As a business executive, you understand the importance of recruiting and retaining capable employees. Workplace discrimination and sexual harassment undercut these objectives. While you personally would never discriminate against workers or harass employees, you cannot predict how your managers will behave.
Unfortunately, managers often seek retribution against members of their teams who make discrimination or harassment complaints. Retaliation is unlawful, though. To be certain your managers and employees understand this fact, it may be beneficial to prohibit retaliation in your handbook.
Putting employees on notice
Whether your handbook addresses the topic or remains silent, retaliation is problematic. By putting an anti-retaliation provision into your handbook, you set reasonable expectations for your managers and employees to follow. You also tell them about the consequences they face for retaliating.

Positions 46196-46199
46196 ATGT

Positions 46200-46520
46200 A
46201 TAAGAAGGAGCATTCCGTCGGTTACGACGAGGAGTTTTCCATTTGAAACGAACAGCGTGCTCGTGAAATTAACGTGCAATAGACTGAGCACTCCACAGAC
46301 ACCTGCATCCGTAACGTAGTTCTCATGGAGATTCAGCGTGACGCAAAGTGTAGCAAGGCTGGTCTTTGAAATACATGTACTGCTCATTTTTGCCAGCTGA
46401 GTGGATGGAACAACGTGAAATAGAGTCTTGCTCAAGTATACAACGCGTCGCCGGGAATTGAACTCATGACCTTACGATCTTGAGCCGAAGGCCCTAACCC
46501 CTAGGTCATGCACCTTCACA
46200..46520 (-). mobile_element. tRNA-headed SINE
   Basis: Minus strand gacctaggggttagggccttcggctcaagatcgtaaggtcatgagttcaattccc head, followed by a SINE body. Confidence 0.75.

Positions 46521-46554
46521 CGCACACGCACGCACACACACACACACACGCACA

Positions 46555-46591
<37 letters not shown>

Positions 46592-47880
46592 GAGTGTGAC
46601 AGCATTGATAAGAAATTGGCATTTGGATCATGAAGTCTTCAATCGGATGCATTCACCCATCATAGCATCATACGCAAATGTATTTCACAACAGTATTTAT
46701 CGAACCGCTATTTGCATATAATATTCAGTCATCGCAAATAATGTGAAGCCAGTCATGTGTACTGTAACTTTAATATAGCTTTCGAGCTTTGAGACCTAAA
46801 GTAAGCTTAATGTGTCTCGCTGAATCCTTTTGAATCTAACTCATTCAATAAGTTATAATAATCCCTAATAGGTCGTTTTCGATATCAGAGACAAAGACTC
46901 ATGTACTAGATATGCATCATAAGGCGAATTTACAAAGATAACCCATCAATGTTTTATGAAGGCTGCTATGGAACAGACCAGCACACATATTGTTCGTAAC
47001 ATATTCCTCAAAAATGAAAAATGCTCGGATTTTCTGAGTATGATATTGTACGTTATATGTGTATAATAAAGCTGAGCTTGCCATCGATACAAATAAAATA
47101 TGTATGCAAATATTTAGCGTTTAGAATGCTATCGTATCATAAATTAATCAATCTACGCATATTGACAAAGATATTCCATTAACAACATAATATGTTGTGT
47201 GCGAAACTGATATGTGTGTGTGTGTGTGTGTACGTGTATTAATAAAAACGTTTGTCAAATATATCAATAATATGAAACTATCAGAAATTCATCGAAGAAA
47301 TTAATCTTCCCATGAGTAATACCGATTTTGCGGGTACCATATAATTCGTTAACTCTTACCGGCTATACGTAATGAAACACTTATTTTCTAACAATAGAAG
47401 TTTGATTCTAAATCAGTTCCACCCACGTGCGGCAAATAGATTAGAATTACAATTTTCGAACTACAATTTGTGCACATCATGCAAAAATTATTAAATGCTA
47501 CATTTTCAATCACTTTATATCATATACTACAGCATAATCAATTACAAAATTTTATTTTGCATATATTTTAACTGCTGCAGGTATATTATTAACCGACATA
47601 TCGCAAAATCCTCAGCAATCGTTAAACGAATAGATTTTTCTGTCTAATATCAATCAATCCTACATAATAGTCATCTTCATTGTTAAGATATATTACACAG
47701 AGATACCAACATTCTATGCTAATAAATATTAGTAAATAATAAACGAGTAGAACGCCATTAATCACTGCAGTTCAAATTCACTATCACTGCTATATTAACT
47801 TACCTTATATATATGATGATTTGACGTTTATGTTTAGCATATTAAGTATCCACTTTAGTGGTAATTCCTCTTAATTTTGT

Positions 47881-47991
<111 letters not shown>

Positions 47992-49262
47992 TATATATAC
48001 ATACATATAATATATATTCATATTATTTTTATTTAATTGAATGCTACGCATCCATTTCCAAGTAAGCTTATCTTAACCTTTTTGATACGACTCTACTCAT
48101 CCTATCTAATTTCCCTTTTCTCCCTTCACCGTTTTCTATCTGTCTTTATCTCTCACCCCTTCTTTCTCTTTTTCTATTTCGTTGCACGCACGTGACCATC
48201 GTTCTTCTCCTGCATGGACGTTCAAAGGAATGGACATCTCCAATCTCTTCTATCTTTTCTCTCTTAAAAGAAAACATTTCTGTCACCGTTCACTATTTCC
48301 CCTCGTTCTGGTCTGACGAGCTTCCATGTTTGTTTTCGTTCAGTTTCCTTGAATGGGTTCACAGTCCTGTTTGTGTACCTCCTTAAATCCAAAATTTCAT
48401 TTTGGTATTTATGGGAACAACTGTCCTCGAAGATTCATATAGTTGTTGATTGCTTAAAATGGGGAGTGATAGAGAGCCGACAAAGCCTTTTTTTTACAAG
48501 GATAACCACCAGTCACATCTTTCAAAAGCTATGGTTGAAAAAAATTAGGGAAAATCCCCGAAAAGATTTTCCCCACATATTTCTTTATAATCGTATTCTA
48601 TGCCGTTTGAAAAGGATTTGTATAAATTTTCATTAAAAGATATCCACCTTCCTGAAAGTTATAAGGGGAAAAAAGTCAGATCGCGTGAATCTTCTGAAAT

Providing an investigative framework
Some types of retaliation are difficult to identify. With a broad prohibition in your handbook, you give your organization an investigative framework. That is, you can outline when and how investigators respond to allegations of retaliation. Of course, if you have investigative procedures, you must be certain to follow them to avoid making matters worse.
Finding top talent
According to reporting from CNBC, many industries are experiencing worker shortages. This may mean employees can be more selective about where they choose to work. Because most individuals enjoy working in a safe environment, having an anti-retaliation provision in your company handbook may help you find top talent.
Even though adding something else to your already long handbook may make you shudder, you want employees and applicants to know you take retaliation seriously. Ultimately, with the right language, you help to create an appealing workplace culture.